Bracing for a No-Deal Brexit: How Top U.K. Fashion Brands Are Preparing

As a no-deal Brexit becomes a bigger possibility, top fashion players are bracing for major impact.

The U.K. government said today it is doubling spending on a no-deal Brexit plan, a sign that Prime Minister Boris Johnson is serious about leaving the European Union by the end of October. As anxiety continues to rise, the British pound also dropped to a 30-month low.

The British luxury industry is worth $58.5 billion per year to the country’s economy. However, according to a report commissioned by Walpole (the official body representing the industry), a no-deal Brexit could translate into a loss of $8.3 billion a year for the British economy.

Britain exports around 80 percent of what it produces, and the potential losses could accrue without the same market access to Europe and potential new tariffs. “The message Boris Johnson has given us is that we need to be ready for no deal. It could not be clearer,” Walpole CEO Helen Brocklebank said. “Although we need to hope for the best, we have to prepare for the worst.”

On Monday, the Confederation of British Industry (CBI) issued 200 recommendations for firms seeking to prepare. 

Now some companies are looking to take control of European production, stockpile materials and get up to speed on customs requirements. but there is no one-size-fits-all strategy.

Manolo Blahnik has bought Italian shoe manufacturer, Calzaturificio Re Marcello.
Manolo Blahnik has bought Italian shoe manufacturer, Calzaturificio Re Marcello.
CREDIT: Manolo Blahnik

This month, Manolo Blahnik announced its acquisition of Italian women’s shoe manufacturer Calzaturificio Re Marcello. CEO Kristina Blahnik cited the move as “providing greater creative and operational flexibility for the future of our business.”

Stockpiling raw materials could benefit companies with U.K. production, according to Church’s CEO Anthony Romano. While leathers are sourced from continental European tanneries, the Prada-owned British heritage brand owns its factory in Northampton, and Europe accounts for 40% of its business.

Romano also said currency hedging and moving finished product to Europe are two other potential solutions. “There are still many unknowns, and it is difficult to be fully prepared,” he said.

Church's, Docklow boot, men's mfw, spring 2020
The Docklow boot from Church’s.
CREDIT: Stephanie Hirschmiller

Most U.K.-based luxury firms, however, have Italian production. Rupert Sanderson, for example, ships directly from its Italian factory and pays European Union export duties. Commercial director Andrew Stewart said his main concern is duties.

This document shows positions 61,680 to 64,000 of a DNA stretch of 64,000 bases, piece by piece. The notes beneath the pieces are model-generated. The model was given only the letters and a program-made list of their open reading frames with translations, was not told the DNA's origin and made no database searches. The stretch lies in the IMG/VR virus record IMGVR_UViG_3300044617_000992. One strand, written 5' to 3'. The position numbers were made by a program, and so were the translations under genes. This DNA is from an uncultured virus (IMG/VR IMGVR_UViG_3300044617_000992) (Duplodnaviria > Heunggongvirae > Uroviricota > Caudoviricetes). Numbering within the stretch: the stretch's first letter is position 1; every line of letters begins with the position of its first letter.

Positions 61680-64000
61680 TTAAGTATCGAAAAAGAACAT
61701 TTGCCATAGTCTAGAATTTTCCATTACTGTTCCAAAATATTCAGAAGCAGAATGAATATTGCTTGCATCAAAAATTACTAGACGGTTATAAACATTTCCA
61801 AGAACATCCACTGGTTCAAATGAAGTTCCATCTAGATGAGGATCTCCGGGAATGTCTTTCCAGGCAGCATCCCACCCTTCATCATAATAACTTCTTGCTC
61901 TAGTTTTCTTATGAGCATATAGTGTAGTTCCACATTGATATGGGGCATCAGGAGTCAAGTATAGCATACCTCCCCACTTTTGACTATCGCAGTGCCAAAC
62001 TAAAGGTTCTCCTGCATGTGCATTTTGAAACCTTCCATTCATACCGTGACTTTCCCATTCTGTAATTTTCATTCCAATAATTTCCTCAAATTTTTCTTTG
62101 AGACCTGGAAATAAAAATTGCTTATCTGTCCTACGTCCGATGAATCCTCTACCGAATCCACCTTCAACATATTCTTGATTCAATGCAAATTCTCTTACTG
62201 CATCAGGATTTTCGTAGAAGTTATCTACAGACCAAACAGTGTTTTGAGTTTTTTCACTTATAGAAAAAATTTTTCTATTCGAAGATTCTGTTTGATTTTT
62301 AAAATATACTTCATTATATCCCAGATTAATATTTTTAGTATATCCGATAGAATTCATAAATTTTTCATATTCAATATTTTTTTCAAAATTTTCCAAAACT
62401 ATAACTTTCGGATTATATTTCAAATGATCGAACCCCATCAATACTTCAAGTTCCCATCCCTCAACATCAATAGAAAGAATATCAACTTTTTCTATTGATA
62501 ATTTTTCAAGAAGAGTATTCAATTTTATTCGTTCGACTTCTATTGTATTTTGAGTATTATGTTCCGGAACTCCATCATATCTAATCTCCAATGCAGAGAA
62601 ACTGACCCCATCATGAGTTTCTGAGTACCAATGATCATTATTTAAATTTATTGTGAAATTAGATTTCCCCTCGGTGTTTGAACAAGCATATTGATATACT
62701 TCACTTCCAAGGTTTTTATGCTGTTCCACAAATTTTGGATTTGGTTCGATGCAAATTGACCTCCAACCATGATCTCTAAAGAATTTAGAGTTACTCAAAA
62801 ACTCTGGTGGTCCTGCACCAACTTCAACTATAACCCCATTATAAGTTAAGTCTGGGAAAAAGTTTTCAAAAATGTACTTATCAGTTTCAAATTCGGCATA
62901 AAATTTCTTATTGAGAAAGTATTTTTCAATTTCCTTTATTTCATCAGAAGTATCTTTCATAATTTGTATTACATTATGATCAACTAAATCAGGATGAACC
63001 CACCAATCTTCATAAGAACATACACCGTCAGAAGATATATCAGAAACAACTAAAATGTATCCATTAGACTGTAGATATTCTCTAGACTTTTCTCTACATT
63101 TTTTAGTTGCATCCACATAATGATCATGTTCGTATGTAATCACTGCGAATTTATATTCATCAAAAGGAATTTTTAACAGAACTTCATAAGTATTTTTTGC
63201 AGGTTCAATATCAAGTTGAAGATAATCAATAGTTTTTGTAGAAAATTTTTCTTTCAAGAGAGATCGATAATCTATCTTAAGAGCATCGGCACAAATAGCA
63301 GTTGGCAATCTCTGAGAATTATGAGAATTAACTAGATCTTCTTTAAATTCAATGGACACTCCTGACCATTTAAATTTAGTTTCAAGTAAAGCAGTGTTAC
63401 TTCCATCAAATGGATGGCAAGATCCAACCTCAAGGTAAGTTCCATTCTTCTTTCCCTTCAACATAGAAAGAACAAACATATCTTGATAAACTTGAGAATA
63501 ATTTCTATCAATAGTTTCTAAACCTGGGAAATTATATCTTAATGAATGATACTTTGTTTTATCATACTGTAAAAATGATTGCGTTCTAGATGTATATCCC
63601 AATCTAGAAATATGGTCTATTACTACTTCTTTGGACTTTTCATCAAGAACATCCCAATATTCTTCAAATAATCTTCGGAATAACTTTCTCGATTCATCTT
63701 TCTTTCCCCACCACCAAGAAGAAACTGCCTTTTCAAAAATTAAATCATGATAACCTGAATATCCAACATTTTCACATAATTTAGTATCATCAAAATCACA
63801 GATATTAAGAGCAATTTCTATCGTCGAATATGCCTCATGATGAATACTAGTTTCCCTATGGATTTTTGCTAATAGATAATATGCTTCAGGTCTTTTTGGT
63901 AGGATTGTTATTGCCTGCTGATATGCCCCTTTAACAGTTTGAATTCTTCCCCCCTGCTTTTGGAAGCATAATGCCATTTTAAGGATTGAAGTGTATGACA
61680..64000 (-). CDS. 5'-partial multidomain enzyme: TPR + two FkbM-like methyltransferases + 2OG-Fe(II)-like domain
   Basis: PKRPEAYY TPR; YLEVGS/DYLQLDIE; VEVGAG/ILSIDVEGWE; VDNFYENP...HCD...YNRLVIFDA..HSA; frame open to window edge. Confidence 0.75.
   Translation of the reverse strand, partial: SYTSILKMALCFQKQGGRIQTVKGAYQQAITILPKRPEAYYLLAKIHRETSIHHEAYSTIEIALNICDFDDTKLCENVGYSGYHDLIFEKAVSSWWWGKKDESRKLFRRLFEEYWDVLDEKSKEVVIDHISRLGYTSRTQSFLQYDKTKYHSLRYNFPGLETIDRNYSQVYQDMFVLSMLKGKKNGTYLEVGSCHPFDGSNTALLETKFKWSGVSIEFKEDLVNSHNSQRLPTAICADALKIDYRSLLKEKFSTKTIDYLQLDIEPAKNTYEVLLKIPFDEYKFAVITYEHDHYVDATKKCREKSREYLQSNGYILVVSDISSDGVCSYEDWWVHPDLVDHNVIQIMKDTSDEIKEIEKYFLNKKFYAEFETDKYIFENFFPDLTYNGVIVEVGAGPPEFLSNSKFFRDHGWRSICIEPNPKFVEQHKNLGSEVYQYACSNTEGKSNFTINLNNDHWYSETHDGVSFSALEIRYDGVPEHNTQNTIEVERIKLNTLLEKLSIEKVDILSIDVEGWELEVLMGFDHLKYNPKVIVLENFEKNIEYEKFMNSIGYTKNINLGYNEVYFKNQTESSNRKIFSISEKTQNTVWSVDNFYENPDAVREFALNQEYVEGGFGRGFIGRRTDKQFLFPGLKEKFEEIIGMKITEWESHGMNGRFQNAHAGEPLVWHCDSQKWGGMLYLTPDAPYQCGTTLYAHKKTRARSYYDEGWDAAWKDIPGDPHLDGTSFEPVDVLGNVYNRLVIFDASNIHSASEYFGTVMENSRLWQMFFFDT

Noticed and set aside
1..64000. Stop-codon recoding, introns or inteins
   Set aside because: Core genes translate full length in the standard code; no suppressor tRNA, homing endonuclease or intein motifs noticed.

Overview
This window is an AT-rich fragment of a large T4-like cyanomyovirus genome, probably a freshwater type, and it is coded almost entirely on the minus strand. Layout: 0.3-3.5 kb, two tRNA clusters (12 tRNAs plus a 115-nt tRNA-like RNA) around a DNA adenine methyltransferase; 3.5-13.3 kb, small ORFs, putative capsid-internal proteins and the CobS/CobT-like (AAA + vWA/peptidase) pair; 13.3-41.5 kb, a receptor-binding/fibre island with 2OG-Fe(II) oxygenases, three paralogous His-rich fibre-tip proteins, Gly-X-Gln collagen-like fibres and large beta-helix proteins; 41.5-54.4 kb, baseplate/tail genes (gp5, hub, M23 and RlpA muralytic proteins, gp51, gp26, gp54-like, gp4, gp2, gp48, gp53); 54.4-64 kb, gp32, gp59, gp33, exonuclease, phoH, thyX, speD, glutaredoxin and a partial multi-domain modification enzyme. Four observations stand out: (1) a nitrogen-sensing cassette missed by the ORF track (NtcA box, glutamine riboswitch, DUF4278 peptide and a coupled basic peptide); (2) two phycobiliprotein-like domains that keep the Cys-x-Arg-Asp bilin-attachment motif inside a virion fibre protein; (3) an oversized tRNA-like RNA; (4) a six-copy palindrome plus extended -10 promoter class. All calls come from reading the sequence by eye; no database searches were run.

“Being a registered British company, it’s still not clear how the duties will play out. Should receiving countries, such as the U.S., and EMEA and APAC regions apply significantly higher duties, this would be catastrophic to the business as it would deplete our margins and could make our products less competitive,”he said.

Stewart said issues might also arise regarding the freedom to move around Europe with samples. “I come to Paris six times a year for showrooms and ship via DHL,” he said. “We don’t currently need any documentation or incur any added costs, but if we have to go back to using carnets (merchandising passports), it won’t be so easy.”

Kate Middleton, Eponine, Rupert Sanderson, high heels, recycled look
Kate Middleton wears Rupert Sanderson pumps at the 2018 opening of the Composites Technology Center at McLaren Automotive.
CREDIT: Shutterstock

Benjamin Keisner, sales director of UK-based Freight Brokers Ltd., agreed that movement of goods is critical. (Freight Brokers specializes in sending fashion samples between the UK and factories worldwide world via DHL.)

“Our biggest concern is about shipments [traveling] by road. A major backlog could add 10 to 15 days on top,” he said.

In terms of applicable duties, bigger brands will no doubt absorb such costs, he said, but smaller ones will have to pass these onto their customers, resulting in slightly higher prices. 

Brocklebank said another issue that could arise is centered around immigration, and free movement of workforce.

“British brands work with a multinational talent pool,” she said. “We have made submissions to the migration commission regarding the definition of ‘skilled worker’ across the various companies we represent.”

She stressed that a no-deal outcome is not just a British issue but a pan-European one, pointing out also that London is the fifth biggest market for mainland European shoppers purchasing European goods. “It’s a challenge for everyone,” she said. “The onus is not just on the British government but also on Europe to protect their own businesses.”

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